Wednesday, November 26, 2008

Bowling Night Report, 11/25/08

What's this? IPSC night is on a Tuesday and not a Thursday? Well, we had our IPSC night this week moved to Tuesday from its usual Thursday slot due to Thanksgiving. For a little fun, our club's head honcho and builder put together a Texas Star target: 5 small steel plates on a free-spinning spoked wheel. They balance each other out normally, but once you shoot one the wheel begins to spin and the targets move. Most of the steel targets I'm used to are regular knockdown plates or poppers. Having to knock down a small steel plate that was moving was a new experience for me, and I have to say that I like it. It's as much of a challenge as the spinning or other moving cardboard targets, if not a little more so. Some of the shooters tonight lucked out: two of our shooters knocked down two targets with one shot, and one shooter knocked down three targets with one shot. The spring-loaded latches are supposed to have some give in them to let the plates drop off of the spokes when they're hit, and if you luck out and hit the right spot on the spoked wheel, you might just knock down multiple targets. That's more luck than skill, though.

The poppers were a bit on the difficult side for me tonight, but I tend to be a bit weaker on them because of shooting at a downward angle and all. The cardboard targets were their usual selves. I wasn't expecting to hit the targets at all once they started moving around, so when I burned through less than one magazine on the star I considered it a good shoot. My first run wasn't so good, with one miss total (on the cardboard targets, no less) and a time of around 42 seconds. The next time I dropped it to 30 seconds and change with no misses. The XD40 performed in its usual workhorse style and didn't give me a single bit of trouble. Other guns may come and go, but the XD40 is still a keeper to me.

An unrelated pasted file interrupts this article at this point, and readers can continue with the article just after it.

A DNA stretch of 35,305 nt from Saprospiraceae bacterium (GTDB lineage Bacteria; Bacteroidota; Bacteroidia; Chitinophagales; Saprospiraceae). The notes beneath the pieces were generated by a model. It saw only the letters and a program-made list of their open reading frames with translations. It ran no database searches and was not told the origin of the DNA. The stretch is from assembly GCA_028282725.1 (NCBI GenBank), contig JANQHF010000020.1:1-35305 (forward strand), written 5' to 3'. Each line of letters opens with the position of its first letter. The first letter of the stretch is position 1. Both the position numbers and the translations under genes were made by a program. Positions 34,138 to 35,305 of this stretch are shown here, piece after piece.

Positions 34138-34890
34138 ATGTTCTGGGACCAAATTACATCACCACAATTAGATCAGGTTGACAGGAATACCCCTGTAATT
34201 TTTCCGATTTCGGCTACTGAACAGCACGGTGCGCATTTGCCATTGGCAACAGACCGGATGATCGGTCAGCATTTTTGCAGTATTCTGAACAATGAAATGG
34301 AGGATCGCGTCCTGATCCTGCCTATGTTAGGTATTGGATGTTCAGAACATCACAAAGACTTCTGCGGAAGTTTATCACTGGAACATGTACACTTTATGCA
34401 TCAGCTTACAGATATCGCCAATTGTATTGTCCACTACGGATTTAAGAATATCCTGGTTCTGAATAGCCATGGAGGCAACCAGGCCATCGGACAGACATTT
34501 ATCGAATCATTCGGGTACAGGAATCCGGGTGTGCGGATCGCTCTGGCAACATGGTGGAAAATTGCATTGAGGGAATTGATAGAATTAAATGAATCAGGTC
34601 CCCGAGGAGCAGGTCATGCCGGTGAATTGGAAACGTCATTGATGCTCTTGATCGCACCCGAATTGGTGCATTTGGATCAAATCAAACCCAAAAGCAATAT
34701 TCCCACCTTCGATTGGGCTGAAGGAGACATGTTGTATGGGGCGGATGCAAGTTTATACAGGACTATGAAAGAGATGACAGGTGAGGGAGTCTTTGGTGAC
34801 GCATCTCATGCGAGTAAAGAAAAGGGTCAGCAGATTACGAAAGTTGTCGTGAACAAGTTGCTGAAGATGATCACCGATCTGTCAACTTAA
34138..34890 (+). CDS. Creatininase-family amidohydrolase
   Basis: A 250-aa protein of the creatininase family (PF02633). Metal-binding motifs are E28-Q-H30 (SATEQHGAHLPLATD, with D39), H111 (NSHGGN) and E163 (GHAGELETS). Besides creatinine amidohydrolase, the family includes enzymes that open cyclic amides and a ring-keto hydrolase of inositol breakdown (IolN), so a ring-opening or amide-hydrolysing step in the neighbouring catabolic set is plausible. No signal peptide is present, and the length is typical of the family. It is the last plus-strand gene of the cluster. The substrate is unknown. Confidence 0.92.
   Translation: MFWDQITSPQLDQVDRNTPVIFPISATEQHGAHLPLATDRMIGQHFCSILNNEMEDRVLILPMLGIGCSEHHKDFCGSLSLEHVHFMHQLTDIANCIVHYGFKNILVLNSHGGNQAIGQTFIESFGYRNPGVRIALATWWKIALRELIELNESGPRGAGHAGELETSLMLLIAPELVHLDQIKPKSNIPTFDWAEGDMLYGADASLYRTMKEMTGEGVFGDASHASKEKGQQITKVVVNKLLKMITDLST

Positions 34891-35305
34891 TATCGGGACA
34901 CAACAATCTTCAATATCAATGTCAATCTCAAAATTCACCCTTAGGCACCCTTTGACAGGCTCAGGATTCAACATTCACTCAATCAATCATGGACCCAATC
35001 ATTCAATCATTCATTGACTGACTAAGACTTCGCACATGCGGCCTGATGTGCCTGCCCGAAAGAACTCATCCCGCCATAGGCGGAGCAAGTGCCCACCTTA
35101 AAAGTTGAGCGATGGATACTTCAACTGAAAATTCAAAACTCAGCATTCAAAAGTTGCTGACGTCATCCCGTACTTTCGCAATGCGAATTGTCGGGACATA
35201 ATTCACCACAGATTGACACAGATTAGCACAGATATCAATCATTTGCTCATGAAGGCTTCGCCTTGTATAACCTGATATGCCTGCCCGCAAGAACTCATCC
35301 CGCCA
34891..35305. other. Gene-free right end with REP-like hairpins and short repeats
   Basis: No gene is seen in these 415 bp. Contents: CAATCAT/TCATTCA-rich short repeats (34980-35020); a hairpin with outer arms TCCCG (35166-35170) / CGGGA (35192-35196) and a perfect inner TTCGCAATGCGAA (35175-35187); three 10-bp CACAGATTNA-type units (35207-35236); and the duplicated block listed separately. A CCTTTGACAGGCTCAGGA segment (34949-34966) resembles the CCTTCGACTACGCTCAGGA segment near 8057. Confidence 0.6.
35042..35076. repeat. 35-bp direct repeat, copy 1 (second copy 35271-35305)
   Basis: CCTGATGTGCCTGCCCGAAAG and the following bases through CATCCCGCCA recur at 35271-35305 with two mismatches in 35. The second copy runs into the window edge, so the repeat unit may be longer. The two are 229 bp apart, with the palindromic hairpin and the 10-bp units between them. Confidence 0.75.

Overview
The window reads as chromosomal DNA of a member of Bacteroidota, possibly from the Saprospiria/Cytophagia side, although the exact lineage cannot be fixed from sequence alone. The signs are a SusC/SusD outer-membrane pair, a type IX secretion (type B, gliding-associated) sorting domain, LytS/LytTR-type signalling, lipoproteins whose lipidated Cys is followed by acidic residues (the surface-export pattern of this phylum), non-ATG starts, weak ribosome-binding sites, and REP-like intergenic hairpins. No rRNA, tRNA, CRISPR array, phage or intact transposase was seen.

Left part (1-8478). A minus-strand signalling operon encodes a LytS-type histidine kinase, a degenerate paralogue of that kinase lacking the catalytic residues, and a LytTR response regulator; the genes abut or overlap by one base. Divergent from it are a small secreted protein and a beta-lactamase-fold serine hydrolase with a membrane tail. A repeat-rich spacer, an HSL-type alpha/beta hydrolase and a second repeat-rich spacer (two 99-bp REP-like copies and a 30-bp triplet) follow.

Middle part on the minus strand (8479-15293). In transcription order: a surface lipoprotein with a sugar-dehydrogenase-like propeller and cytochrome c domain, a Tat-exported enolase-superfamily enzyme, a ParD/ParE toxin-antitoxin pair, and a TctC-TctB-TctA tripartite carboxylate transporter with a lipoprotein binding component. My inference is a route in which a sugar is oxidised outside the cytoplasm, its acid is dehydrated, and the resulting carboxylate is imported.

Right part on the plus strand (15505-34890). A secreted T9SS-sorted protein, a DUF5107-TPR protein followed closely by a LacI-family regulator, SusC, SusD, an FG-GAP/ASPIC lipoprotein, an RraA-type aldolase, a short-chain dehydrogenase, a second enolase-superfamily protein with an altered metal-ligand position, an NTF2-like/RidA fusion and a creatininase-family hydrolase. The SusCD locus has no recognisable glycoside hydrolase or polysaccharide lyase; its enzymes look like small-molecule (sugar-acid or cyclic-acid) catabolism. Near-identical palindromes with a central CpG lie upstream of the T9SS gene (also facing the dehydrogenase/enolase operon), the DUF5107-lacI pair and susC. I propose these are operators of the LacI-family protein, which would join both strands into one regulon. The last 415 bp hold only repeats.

In all, the rotating steel plates may not seem to be the most practical or "tactical" of targets, but you're getting practice at shooting something that's on the move and acting in a way that looks like it's avoiding being hit. Shooting a moving target provides at least a little practice out there for everyone who normally stays on a regular shooting line with static targets. So regardless of the utter practicality of the target, it's a challenge. That challenge is enough to make it a hell of a lot of fun. I hope we use that target setup more often. If you've got some cowboy shooters out there with a target setup like that, ask if you can use it. I like it as a good timing exercise.

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